of medicinal plants is unsurpassed. The literature of
indigenous medicine ascribes medicinal properties to more
than 2000 plants. Medicinal herbs are mentioned in the
Rig-Veda. Ayurveda treats of herbal remedies in detail on
which the ancient medical science largely rested.
There is an entire Upanishad on the internal parts of the
human body with an enumeration of the nerves, veins,
arteries, a description of the heart, spleen and liver and
various disquisitions on the formation and growth of the
The Rig-Veda (I, 116,15-16) speaks of an artificial limb of
iron as having been given to a woman whose foot had been
cut off so that she might walk. The giving of artificial eyes is
also mentioned.
. .
Jivaka, the personal physician of Buddha, is said to have
practised cranial surgery with success. The Hindus were the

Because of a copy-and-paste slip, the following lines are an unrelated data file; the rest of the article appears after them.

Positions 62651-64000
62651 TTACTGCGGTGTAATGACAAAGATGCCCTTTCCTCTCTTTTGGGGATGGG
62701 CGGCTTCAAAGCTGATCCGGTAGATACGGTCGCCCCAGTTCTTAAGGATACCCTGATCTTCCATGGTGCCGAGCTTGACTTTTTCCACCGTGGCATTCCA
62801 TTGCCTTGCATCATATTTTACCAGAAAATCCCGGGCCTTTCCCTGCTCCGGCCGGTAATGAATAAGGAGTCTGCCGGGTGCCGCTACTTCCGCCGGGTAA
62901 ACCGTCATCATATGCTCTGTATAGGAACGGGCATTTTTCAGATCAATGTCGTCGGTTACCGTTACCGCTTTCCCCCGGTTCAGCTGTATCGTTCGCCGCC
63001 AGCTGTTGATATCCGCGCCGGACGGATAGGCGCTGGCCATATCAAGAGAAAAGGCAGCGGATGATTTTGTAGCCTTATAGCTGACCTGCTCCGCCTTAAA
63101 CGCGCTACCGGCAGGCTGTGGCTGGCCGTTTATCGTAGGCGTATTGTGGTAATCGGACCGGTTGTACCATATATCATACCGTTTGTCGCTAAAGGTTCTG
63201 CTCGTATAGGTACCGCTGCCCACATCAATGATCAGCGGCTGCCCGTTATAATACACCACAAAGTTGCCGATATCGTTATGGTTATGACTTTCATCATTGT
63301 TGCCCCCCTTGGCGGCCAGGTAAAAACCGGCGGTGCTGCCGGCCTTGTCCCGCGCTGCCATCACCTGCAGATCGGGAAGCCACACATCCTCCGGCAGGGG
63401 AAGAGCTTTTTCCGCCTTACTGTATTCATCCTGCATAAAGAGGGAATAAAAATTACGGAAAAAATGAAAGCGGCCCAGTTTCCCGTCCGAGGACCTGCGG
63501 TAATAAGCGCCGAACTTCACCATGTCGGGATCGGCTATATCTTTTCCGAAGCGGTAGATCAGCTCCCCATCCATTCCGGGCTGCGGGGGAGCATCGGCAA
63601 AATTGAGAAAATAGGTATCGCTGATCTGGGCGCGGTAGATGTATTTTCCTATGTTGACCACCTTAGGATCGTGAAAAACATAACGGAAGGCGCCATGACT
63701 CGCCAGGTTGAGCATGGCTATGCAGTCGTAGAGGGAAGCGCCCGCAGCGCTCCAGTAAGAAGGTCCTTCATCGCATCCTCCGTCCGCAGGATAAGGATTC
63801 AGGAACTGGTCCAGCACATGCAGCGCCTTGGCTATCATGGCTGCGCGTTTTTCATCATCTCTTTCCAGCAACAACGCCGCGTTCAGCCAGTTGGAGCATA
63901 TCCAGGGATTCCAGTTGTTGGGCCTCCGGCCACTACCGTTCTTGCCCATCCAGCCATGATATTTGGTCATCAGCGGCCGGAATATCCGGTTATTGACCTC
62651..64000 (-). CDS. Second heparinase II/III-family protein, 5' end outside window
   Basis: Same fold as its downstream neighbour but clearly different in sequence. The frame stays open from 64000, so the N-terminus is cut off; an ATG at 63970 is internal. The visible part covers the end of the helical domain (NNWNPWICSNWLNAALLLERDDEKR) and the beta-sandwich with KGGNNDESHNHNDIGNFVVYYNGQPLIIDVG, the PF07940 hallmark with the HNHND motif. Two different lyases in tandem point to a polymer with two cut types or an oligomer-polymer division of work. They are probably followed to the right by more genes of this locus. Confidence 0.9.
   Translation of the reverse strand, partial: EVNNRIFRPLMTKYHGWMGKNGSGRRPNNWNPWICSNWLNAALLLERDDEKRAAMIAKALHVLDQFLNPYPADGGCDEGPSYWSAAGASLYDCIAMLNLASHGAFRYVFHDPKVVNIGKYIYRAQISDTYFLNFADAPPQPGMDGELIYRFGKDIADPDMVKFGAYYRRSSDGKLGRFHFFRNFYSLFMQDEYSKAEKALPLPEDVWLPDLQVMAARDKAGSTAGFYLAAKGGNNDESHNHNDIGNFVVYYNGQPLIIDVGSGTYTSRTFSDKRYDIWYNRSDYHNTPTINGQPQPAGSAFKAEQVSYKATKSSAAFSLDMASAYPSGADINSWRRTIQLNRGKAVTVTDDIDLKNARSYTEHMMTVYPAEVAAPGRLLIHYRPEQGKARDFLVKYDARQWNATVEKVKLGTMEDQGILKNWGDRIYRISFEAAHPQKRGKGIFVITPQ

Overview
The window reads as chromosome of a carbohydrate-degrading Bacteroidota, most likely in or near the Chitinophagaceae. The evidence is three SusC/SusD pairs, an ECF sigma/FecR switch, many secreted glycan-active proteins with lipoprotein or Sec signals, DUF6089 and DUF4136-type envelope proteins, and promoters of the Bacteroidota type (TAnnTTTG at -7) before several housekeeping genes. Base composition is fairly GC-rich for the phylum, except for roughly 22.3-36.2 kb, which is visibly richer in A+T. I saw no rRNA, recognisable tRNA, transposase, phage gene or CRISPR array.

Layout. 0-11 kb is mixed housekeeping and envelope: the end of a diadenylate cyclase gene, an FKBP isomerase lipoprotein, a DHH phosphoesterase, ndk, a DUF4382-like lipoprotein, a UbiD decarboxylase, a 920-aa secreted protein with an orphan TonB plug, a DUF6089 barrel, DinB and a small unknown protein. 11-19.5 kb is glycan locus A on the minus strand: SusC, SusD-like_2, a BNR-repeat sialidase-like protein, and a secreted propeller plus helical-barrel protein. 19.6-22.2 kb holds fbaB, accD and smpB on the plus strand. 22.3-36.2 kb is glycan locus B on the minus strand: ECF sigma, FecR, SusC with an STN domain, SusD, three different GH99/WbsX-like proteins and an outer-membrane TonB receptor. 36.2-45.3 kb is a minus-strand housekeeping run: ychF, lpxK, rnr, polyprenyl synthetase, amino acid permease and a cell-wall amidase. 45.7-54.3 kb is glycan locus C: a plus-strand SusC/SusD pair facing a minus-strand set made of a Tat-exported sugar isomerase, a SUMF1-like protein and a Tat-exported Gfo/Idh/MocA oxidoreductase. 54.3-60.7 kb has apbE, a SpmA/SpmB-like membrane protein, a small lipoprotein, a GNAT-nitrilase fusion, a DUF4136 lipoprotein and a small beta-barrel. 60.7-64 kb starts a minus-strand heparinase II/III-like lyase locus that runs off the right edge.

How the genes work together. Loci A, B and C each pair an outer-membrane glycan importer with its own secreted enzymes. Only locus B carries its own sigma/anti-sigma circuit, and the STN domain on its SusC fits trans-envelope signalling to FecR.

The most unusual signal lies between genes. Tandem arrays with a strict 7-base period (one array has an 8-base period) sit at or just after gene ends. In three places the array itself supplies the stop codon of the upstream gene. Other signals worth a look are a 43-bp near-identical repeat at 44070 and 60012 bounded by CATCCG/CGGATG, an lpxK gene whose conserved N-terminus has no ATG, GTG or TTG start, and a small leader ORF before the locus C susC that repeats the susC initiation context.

first to do skin-grafting and plastic surgery, cataract
operation, amputation, the caesarian operation, etc.
Bhoja Prabandha describes a cranial operation performed
in 927 A.D. on King Bhoja of Dhar. Two surgeons made the
king insensible by a drug called Sammohini, trephined the
skull, removed a growth from the brain, closed the opening
and stitched the wound and restored the patient to
consciousness by another drug.


Both Charaka and Sushruta mention the ancient use of

Charaka dealt with diet, antidotes for poisons, syringes,
emetic, purgatives and drugs for the cure of diseases.
Sushruta was the greatest surgeon of his time. He practised
Aseptic surgery.
Vedic literature abounds in references to surgical
instruments, such as scalpels, lancets, forceps, catheters,
saws, etc.
The old Sanskrit and Pali texts give details of various
diseases and their remedies dysentery, jaundice, diabetes,
tuberculosis, heart-diseases, etc. They declare that surgery
had reached a great degree of skill; and that difficult skull,
brain and abdominal operations were successfully performed.
The Homoeopathists Law of similars and contraries can
be traced to the ancient Indian classics of Charaka and
Sushruta through Egypt, Persia, Arabia, Greece, into